Richard Dawkins:
A university is not a “safe space”. If you need a safe space, leave, go home, hug your teddy & suck your thumb until ready for university.
1:49 PM – 24 Oct 2015

So Dawkins stands opposed to this?

Carleton University Safe-Space Program (CUSSP) is an important University-wide initiative to reduce the impact of homophobia and heterosexism on campus. […] By creating a resource network and identifying GLBTQ positive people and spaces we can work proactively to better the lives of all members of the university.

That, incidentally, was triggered by things like this.

“The [Graduate Student’s Association] recognizes that these shirts are not an isolated incident,” said GSA president Christina Muehlberger. “The choice to reject safe space stems from a campus culture that does not prioritize the well-being of minority students. Our campaigns are actively working to challenge this culture and create safe(r) spaces on our campus, and this event is contributing to this work.”

The Ottawa community was outraged when several student frosh leaders from Carleton were photographed wearing T-shirts that said “Fuck Safe Space”on Sept. 7. This came after a Carleton student was charged with three counts of sexual assault and banned from all Ottawa post-secondary institutions on Sept 5.

Is Dawkins defending people accused of sexual assault, or promoting homophobia and heterosexism? That’s the tricky thing: his exact wording implies he was talking about making universities “safe spaces,” yet no one, not even Carleton, is proposing that. People are proposing “safe spaces” within universities, little islands where students are much less likely to experience bigotry. Others are trying to make campuses safer for students, by combating sexual assault in a variety of ways. So we have two options:

  1. Dawkins is arguing against something few or no people advocate, because most people already realize it’s a bad idea, or
  2. Dawkins is arguing against something which benefits persecuted minorities and promotes the fundamental human rights of liberty and due process.

In either interpretation, we’re dealing with an emotionally charged issue (the former threatens the right to freedom of expression), and the ambiguity allows Dawkins to flip between whichever interpretation is convenient for him.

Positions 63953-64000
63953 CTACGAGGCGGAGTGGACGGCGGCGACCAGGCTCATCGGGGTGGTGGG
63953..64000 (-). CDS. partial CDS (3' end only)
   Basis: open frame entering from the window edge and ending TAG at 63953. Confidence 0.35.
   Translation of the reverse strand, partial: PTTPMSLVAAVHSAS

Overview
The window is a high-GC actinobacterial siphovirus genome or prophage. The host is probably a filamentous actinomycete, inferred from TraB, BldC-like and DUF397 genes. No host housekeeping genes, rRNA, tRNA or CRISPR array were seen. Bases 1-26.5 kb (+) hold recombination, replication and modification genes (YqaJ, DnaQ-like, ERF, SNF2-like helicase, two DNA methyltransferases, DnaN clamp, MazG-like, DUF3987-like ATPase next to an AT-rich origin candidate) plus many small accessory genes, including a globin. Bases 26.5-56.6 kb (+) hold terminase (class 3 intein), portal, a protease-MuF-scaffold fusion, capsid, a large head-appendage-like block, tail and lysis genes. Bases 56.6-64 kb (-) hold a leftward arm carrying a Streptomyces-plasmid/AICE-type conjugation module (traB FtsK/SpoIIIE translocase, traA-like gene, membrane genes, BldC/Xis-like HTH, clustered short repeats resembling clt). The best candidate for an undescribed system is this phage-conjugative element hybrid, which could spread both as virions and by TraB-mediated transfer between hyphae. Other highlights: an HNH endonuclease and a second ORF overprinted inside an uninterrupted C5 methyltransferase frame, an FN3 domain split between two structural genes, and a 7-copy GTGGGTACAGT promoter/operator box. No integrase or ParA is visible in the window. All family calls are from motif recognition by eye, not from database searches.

Dawkins, in short, is acting the troll.

a troll is not a grumpy monster that lives beneath a bridge accosting passers-by, but rather a provocative posting intended to produce a large volume of frivolous responses. …

The content of a troll posting generally falls into one of several categories. It may consist of an apparently foolish contradiction of common knowledge, a deliberately offensive insult to the readers of a newsgroup or mailing list, or a broad request for trivial follow-up postings. The result of such postings is frequently a flood of angry responses. … Troll threads also frustrate people who are trying to carry on substantive discussions.

People post such messages to get attention, to disrupt discussion, and to make trouble.

It certainly makes sense of things like this.

Richard Dawkins:
Is trans woman a woman? Purely semantic. If you define by chromosomes, no. If by self-identification, yes. I call her “she” out of courtesy.

no (partimetroll):
@RichardDawkins delete your account

Richard Dawkins:
@partimetroll Why? What could anyone possibly object to in my tweet? Please tell. I’m sincerely curious.

A number of people jumped to the conclusion Dawkins was arguing chromosomes defined sex, but he never explicitly says as such. Many more have called out “courtesy,”

Kyle Jasmin:
@RichardDawkins ‘courtesy’ implies the claim to female pronoun is not substantive. That’s why your comment has caused upset.

but notice even here there’s room for Dawkins to appeal to interpretation and vague language. This is classic troll behavior, and it’s causing quite a bit of emotional harm as well as protecting bigots.

How sad is it that Dawkins has been reduced to conspiracy mongering and emotional manipulation to get attention nowadays.